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Iran Agreement - Prices Higher - Dollar Higher - Speculation Higher - Inventory Higher - Production Higher - Rig Count Higher
During the week ending April 27th, the spot month diesel futures price increased by 2.79 cents per gallon (+1.31%) while the deferred months changed by +2 to -2 cents per gallon making the forward pricing curve more negatively sloped. The one year forward price ended the week at an 8.35 cent discount to the spot price, from a discount 6.24 cents at the end of the previous week.
The level and slope of the diesel forward pricing curve indicates higher current demand expectations and lower inventories with respect to demand. Demand also includes speculation which was higher on the week. When the forward pricing curve decreases in slope (more negative or less positive), this usually indicates tighter inventories and is generally positive for price. When slope increases, this usually indicates more plentiful inventories and is negative for price.
During the week ending April 27th, the spot month gasoline futures price increased by 3.10 cents per gallon (+1.48%) while the deferred months changed by increased by -1 to +3 cents per gallon making the forward pricing curve negatively sloped. The one year forward price ended the week at a 9.86 cent discount to the spot price, from a discount of 7.46 cents and the end of the previous week.
The change in level and shape of this forward pricing curve indicates higher current demand expectations and lower inventory levels with respect to supply and demand. Demand also includes speculation which was higher on the week.
Weekly US petroleum demand decreased by 11.36% during the week ending April 20th. Domestic demand is up by 4.26% vs. one-year ago and demand is currently 7.48% above the five year average.
Domestic production increased on the week and is 14.25% above year ago levels. The number of operating oil drilling rigs in the US was higher by 5 to 825. Currently, this is 509 more than the low of 316 rigs in 2016 and 48.73% lower than the peak of 1609 in October 2014. This high rig count is causing US production to grow as the global rebalancing of supply and demand and the return of global inventories to normal levels continues. US domestic production has increased by 2,158,000 barrels per day (+25.61%) since the low on July 1, 2016. For perspective, OPEC decreases in production since November 2016 amount to 2,100,000 barrels per day – less than the amount that US domestic production has grown during that time.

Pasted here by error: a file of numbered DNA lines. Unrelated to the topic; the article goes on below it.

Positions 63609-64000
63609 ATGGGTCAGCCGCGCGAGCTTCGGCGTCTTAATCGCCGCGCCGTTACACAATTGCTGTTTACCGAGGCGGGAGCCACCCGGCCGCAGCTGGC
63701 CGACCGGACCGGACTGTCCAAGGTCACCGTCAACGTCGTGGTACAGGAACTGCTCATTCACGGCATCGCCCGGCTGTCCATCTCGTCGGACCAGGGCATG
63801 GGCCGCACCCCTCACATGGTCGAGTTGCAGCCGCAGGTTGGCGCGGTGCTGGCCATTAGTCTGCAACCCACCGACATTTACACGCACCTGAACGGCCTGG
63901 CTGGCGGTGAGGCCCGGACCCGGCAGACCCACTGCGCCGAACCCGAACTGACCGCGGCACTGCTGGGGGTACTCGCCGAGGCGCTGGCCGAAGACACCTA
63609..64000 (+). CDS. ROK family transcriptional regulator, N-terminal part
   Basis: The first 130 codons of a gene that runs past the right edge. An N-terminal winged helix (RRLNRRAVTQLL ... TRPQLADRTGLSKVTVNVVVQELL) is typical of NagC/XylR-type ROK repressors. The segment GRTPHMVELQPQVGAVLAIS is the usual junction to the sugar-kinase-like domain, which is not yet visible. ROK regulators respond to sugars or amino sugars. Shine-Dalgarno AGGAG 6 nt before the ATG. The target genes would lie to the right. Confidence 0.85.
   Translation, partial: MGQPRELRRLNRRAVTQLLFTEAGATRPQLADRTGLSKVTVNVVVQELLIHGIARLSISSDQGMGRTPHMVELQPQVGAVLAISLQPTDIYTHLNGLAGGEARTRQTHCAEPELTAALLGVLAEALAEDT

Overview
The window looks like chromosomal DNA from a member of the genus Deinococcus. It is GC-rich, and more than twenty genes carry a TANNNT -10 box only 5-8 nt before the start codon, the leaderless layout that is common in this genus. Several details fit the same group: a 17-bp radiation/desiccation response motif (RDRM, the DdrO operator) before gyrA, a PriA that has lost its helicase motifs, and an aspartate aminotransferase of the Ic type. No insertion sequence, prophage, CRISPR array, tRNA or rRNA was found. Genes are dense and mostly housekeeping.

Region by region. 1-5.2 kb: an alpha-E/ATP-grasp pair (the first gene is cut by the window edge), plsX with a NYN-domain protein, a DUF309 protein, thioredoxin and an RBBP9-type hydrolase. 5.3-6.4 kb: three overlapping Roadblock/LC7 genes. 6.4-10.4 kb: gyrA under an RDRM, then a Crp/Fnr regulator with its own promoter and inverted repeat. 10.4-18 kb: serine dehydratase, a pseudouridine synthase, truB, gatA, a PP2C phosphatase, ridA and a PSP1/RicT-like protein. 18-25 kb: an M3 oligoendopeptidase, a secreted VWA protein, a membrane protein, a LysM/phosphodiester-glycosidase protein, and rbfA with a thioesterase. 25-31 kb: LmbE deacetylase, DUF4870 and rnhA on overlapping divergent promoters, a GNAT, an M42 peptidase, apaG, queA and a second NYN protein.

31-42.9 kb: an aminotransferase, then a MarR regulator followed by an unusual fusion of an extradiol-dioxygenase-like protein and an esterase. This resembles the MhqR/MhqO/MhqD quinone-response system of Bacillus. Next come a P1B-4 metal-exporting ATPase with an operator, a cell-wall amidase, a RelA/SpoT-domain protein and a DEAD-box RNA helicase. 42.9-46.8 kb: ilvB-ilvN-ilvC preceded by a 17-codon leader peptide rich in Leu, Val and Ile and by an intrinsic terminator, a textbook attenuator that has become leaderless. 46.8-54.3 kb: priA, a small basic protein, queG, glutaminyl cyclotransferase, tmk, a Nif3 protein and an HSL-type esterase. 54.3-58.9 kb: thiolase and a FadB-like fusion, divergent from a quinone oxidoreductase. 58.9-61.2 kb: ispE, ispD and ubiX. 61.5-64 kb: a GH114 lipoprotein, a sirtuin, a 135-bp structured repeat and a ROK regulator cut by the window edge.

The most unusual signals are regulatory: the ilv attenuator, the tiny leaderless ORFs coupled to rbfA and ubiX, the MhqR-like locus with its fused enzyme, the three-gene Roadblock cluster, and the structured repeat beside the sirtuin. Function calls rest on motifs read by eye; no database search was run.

Below is the one-year chart of spot diesel futures prices as of April 27th.
Below is the one-year chart of spot gasoline futures prices as of April 27th.
MARKET FACTORS & COMMENTARY:
: : Petroleum inventories increased on the week by 0.40 million barrels while inventories were expected to decrease by 4.00 million barrels on the week. The five-year average inventory increased by 3.68 million barrels. Inventories decreased vs. the five year average and increased vs. expectations.
: : All eyes are on Iran and whether the US will exit the Iran nuclear agreement. If the US does exit, it is assumed that sanctions will resume which would potentially remove 1 million barrels from the global oil market. This deficit would need to be made up by other producers. If not, the market would continue to tighten and prices would continue to rise.
: : The Stock market decreased by -0.01% had little effect on petroleum markets.
: : The US Dollar increased by +1.36% on the week is negative for petroleum price. Commodities are used as a hedge against inflation and against a falling dollar. A stronger dollar reduces the relative demand for commodities for this purpose and prices decrease accordingly. Conversely, a weaker dollar increases relative demand for commodities and prices increase.